'Vogue' cover of Ukraine's First Lady Olena Zelenska sparks debate and controversy
AILSA CHANG, HOST:
What does it mean to sit like a girl? Well, people have been debating this question since last week, when Ukrainian first lady Olena Zelenska appeared on the cover of Vogue sitting, as some have criticized, in a very unfeminine posture. NPR's Ashley Westerman reports.
ASHLEY WESTERMAN, BYLINE: When 30-year-old Polina Karabach saw her first lady on the cover of Vogue last week, she was filled with pride.
POLINA KARABACH: I found it very important to spread the word about the war in Ukraine. We're still standing strong. We're tired, but we're still doing whatever we can.
WESTERMAN: Shot in Kyiv last month by photographer Annie Leibovitz, the series of photos, some including President Volodymyr Zelenskyy, and the accompanying interview paint Olena Zelenska as a woman stepping up to the great challenge of her many roles in this war - a first lady, a female role model and, increasingly, a diplomat. So Karabach was taken aback when the criticisms started pouring in, particularly those about Zelenska's appearance - her too-glamorous hair, the bags under her eyes and her posture.
KARABACH: Sit like a girl. It's inappropriate for the first lady. It's inappropriate for the women to sit like this.
WESTERMAN: Leaning in, elbows on her knees, legs not zipped together. Zelenska has also been accused by some of her fellow Ukrainians of stealing the spotlight from actual women working on the front lines and promulgating a cult of personality around President Zelenskyy in the West. Meanwhile, overseas, the photoshoot has also been criticized simultaneously as war propaganda and making light of the conflict. A critical tweet by Houston-based podcaster Jalisa Danielle went viral. She says Vogue just didn't seem like the right vehicle for the message Zelenska may have been trying to send.
JALISA DANIELLE: To look at that and see, on one hand, people are saying this is very serious, a lot of crazy conflicts going on and then to see, like, somebody has time to, you know, do a high-fashion photoshoot - although it wasn't, like, you know, high-fashion clothes and stuff like that, but that's what it's associated with.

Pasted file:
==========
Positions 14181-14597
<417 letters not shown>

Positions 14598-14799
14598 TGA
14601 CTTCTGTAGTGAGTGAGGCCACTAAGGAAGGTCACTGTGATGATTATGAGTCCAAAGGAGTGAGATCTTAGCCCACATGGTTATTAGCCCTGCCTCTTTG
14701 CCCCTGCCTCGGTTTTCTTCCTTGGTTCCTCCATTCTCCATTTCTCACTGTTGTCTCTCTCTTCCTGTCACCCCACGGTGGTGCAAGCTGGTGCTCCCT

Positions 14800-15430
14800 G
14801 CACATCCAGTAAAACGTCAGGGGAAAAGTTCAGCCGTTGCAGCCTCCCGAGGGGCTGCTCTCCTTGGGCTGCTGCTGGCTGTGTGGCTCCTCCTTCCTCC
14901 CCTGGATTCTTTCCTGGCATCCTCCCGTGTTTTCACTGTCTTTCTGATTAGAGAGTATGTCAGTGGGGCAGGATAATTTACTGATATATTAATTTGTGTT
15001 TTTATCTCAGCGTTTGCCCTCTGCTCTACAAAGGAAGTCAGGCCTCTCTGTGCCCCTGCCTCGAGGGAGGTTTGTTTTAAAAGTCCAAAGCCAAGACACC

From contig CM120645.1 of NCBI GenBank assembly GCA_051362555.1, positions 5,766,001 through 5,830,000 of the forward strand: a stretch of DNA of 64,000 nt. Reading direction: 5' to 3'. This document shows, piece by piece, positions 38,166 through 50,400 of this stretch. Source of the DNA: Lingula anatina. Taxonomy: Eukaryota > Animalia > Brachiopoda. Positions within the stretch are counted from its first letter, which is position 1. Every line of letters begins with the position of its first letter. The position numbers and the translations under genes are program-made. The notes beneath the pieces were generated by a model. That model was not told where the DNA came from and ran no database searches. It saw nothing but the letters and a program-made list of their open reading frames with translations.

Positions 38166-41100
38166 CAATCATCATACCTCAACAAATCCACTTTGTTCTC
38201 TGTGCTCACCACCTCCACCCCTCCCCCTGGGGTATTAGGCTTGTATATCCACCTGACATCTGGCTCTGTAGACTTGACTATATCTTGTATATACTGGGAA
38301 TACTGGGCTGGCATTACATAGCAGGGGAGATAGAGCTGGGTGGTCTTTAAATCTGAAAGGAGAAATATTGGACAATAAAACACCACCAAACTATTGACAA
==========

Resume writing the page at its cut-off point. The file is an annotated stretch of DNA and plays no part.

WESTERMAN: These criticisms have prompted Zelenska to defend the photoshoot. Here she is on the BBC last week, speaking through a translator.
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OLENA ZELENSKA: (Through interpreter) I will repeat myself again that I'm using every opportunity to speak about Ukraine. That was a massive opportunity because millions of people read Vogue.
WESTERMAN: Enter hashtag #sitlikeagirl, now being used by women all over the world in recreating Zelenska's now-iconic front-page photo - soldiers, police women, activists, artists, women both outside and inside Ukraine.
VALERIIA VOSHCHEVSKA: I think it's amazing. And I think it shows, like, the power that civil society has in Ukraine, which is so nice to see in juxtaposition to, you know, Russia.
WESTERMAN: Valeriia Voshchevska is a Ukrainian activist who works for Amnesty International in London. She says it's really nice to see Ukrainian women in particular stand up for themselves and challenge stereotypes at such a crucial time.
VOSHCHEVSKA: And it's nice to see that, like, you know, sometimes you don't even need words to stand up for something. And I think this is, like, such a great example of that, right? Like, when you see that, you 100% know what they're talking about, which is the fact that, like, it's OK for a woman to sit however the hell she wants to.
WESTERMAN: Polina Karabach recreated first lady Zelenska's photo in her Kyiv apartment and posted it onto Facebook. Her portrait was taken by her husband, Yuri.
KARABACH: I think that we should stop paying attention to this and start focusing on what's important.
WESTERMAN: Like the Russian invasion, now in its sixth month, not how women are sitting. Ashley Westerman, NPR News, Lviv.
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